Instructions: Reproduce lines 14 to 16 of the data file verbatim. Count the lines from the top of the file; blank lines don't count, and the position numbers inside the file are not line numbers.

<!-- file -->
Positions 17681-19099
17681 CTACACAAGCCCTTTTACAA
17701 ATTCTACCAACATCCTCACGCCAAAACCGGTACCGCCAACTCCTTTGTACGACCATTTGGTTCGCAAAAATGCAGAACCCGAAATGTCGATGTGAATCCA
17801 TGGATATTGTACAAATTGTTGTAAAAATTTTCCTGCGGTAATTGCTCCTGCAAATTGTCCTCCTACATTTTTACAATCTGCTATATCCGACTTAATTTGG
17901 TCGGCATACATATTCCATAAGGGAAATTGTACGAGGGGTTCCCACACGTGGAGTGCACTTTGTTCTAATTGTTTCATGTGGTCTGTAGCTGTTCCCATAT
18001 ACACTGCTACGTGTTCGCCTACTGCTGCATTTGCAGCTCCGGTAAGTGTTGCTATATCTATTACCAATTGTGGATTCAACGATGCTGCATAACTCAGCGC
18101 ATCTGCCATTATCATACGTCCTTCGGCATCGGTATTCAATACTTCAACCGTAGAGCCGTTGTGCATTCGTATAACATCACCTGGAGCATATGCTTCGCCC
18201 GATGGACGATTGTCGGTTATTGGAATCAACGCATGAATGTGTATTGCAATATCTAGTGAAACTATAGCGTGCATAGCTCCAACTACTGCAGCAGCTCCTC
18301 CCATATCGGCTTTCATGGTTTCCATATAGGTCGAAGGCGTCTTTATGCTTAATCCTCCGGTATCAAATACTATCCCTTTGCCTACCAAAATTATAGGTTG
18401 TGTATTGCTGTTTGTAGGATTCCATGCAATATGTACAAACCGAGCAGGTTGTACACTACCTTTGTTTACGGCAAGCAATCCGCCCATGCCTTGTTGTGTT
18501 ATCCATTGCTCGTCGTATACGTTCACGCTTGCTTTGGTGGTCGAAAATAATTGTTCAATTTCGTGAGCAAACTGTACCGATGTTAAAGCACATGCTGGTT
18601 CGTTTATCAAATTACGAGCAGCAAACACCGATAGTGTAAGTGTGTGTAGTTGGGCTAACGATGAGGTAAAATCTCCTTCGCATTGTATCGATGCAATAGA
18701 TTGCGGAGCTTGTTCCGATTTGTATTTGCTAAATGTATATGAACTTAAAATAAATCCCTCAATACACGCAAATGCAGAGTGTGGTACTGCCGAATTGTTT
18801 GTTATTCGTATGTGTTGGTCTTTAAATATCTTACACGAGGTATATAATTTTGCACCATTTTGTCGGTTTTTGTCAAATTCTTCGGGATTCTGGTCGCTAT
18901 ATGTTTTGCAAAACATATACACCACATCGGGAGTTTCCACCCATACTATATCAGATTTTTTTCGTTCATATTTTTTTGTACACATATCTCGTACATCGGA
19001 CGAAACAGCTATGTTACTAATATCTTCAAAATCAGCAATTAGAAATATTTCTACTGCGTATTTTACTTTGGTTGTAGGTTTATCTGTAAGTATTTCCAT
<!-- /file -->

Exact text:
18801 GTTATTCGTATGTGTTGGTCTTTAAATATCTTACACGAGGTATATAATTTTGCACCATTTTGTCGGTTTTTGTCAAATTCTTCGGGATTCTGGTCGCTAT
18901 ATGTTTTGCAAAACATATACACCACATCGGGAGTTTCCACCCATACTATATCAGATTTTTTTCGTTCATATTTTTTTGTACACATATCTCGTACATCGGA
19001 CGAAACAGCTATGTTACTAATATCTTCAAAATCAGCAATTAGAAATATTTCTACTGCGTATTTTACTTTGGTTGTAGGTTTATCTGTAAGTATTTCCAT